FCC −βφ ≤ φ aeteform the have , 1 3 α rmthe from = a, PNAS c Z

BCC FCC FCC BCC ≤ 6 µ

FCC 5 d enstebudre fsaespace shape of boundaries the deﬁnes 1 a, α

BCC c | a NVT noe h reeeg oto mod- of cost energy free the encodes BCC SC d ulse nieMy1 2017 1, May online Published α c µ 2 [

BCC SC dp][dq]e a µ c nebet h reenergy free the to ensemble )i nothdo,(,1) (0, octahedron, an is 0) −β (H −µ η a N = α a 5 hc is which 0.55, −µ β c N NVT BCC FCC α = α | SC ∆ a, c 1/k ) E3893 323 , c ∆ µ and a 323 [1] B µ in T c .

APPLIED PHYSICAL PNAS PLUS SCIENCES Fig. 2. Sample self-assembled colloidal crystals formed by shapes in the ∆323 triangle-invariant family of hard polyhedra, with images showing par- ticle shape and bond order diagram. (A) An FCC crystal self-assembled from shape (αa, αc) = (0.4, 0.525). (B) A BCC crystal self-assembled from shape (αa, αc) = (0.4, 0.59). (C) An SC crystal self-assembled from shape (αa, αc) = (0.76, 0.76). Note the similarity of shapes in A and B; even small shape differ- ences can affect the bulk self-assembly of hard polyhedra. Shapes in A and B are both on line 1 in Fig. 1, and the shape in C is on line 2 in Fig. 1.

F = φ + µaNαa + µcNαc of the NVTαaαc ensemble, from which we can shapes near the solid–solid transition; all systems contained N = 500 particles extract the constitutive relation (Fig. 4A). For BCC↔SC transitions, we studied two distinct regions of shape ∂F space, in both cases using different polyhedra in systems of N = 432 parti- P(αa, αc) = − . [2] cles (Fig. 5A). In all cases, ﬁve independent replicates were used to generate ∂V N, T, α , α a c umbrella samples. Umbrella samples were used to reconstruct free energy A thermodynamic phase transition, by the standard approach of Ehrenfest curves using the weighted histogram analysis method (50), and errors were (44), is indicated if a thermodynamic quantity [e.g., P(αa, αc)] or any of its estimated using jackknife resampling (51). Additional methodological details derivatives is discontinuous. A discontinuity of P(αa, αc) signals a thermody- are in SI Text. Data, documentation, simulation code, and analysis code are namic phase transition in shape space because of the explicit shape depen- available on request from S.C.G. dence in this relation. Accordingly, we searched for discontinuities by initial- izing systems with different building blocks (examples are in Fig. 3 A and C) Results in perfect BCC (N = 2,000), FCC (N = 2,048), or SC (N = 2,197) structures and 7 We ﬁrst present thermodynamic ﬁndings followed by dynamics computed P(αa, αc) (Fig. 3 B and D) after 1.5 × 10 MC steps to ensure that systems reach equilibrium or metastable equilibrium using standard tech- results for the FCC↔BCC transition. Next, we present the same niques (47). for the BCC↔SC transition.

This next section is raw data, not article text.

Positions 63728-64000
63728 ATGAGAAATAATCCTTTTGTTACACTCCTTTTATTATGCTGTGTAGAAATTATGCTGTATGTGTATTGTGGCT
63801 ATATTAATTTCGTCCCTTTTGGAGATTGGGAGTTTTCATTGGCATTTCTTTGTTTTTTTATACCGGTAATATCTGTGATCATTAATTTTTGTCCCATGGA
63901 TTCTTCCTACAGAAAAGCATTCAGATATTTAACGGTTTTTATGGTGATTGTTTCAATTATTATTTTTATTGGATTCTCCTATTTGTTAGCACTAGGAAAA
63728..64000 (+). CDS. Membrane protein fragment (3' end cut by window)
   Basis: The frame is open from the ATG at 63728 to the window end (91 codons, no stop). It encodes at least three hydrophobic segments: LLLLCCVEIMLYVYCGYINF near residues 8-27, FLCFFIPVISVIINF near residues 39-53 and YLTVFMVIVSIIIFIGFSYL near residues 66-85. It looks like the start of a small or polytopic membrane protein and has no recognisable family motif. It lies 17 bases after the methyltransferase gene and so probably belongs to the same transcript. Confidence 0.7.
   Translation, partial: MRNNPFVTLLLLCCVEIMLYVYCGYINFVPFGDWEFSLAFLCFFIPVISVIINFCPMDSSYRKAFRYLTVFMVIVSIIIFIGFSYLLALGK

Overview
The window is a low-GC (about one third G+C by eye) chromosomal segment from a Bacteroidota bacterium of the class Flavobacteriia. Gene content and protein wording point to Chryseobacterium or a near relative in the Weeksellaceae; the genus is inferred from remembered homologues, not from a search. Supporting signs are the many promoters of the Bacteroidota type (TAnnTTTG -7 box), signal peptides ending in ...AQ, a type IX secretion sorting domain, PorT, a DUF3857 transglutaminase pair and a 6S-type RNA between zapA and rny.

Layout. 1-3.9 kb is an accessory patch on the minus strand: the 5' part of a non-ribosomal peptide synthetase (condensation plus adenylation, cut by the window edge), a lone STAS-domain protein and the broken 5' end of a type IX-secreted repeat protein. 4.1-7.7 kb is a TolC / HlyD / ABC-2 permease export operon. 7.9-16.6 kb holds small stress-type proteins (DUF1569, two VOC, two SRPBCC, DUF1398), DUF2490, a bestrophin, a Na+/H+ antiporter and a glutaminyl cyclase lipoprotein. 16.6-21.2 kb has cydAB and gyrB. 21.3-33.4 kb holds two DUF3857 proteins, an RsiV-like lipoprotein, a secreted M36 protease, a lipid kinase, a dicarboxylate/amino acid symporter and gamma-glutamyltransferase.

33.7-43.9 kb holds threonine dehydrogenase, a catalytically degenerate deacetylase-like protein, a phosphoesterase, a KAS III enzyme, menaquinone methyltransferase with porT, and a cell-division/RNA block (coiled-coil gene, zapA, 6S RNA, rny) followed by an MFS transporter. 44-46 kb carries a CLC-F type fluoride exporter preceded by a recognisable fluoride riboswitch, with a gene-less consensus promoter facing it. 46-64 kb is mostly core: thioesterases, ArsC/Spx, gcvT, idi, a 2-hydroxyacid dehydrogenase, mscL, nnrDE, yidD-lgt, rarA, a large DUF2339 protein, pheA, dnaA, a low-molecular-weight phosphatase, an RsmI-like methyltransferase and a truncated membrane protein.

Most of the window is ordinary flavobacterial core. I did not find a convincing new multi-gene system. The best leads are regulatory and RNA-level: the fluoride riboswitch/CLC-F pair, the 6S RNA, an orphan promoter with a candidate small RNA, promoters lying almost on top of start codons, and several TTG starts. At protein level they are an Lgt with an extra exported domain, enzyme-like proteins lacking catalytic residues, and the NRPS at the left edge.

Second, having located discontinuities in P(αa, αc) and its derivatives, we computed the free energy as a function of order parameter (i.e., the Landau FCC↔BCC Transition. We investigated the thermodynamics of free energy) (44) for a series of ﬁxed particle shapes near the solid–solid tran- shape change-driven FCC↔BCC solid–solid phase transitions in sition using umbrella sampling (40). To quantify the system crystal structure, four distinct regions of shape space (indicated by lines 1 and 3–5 we used a neighbor-averaged (48) version of the standard spherical harmonic in Fig. 1). In each region, at the FCC↔BCC cross-over, we ﬁnd bond order parameters (49). To achieve good order parametric separation of that the P(αa , αc ) constitutive relation exhibits a discontinu- our crystal phases of interest, we used the second neighbor-averaged l = 4 ous ﬁrst derivative (Fig. 3B), indicating a phase transition that

parameter Q4, which distinguishes BCC from FCC, SC, and hexagonally close- is either ﬁrst or second order in the Ehrenfest classiﬁcation (44). packed (HCP) phases in our systems as shown in Figs. 4B and 5B. To conﬁrm Additional investigation via umbrella sampling yields the Landau

the validity of Q4 as an order parameter for monitoring the FCC↔BCC transi- free energy near the putative solid–solid transition for six dif-

tions, we plot thermal averages of Q4 computed in BCC, HCP, and FCC in Fig. ferent shapes depicted in Fig. 4A. Note that the similarity in

4B. Data indicate that BCC crystals have a peak near Q4 = 0.06, that HCP has a particle shapes makes them difﬁcult to distinguish by eye but

peak near Q4 = 0.09 and a second smaller peak around Q4 = 0.13 because of is most clearly indicated by the relative size of the square face.

mixed HCP–FCC stacking, and that FCC has a peak near Q4 = 0.17. The peaks Particles are colored from blue (BCC) to red (FCC) according

are well-separated, and therefore, Q4 is a good distinguishing measure of to the structures that they spontaneously self-assemble. More a crystal phase. Umbrella sampling calculations used 5 × 104 samples in 32 blue (more red) shapes are more likely to form BCC (FCC).

equally spaced windows in Q4 across each transition with a harmonic con- Shapes colored purple exhibit an almost equal probability to straint of spring constant k = 3.5 × 104.[k is parametrically large because it form either BCC or FCC. We computed the Landau free energy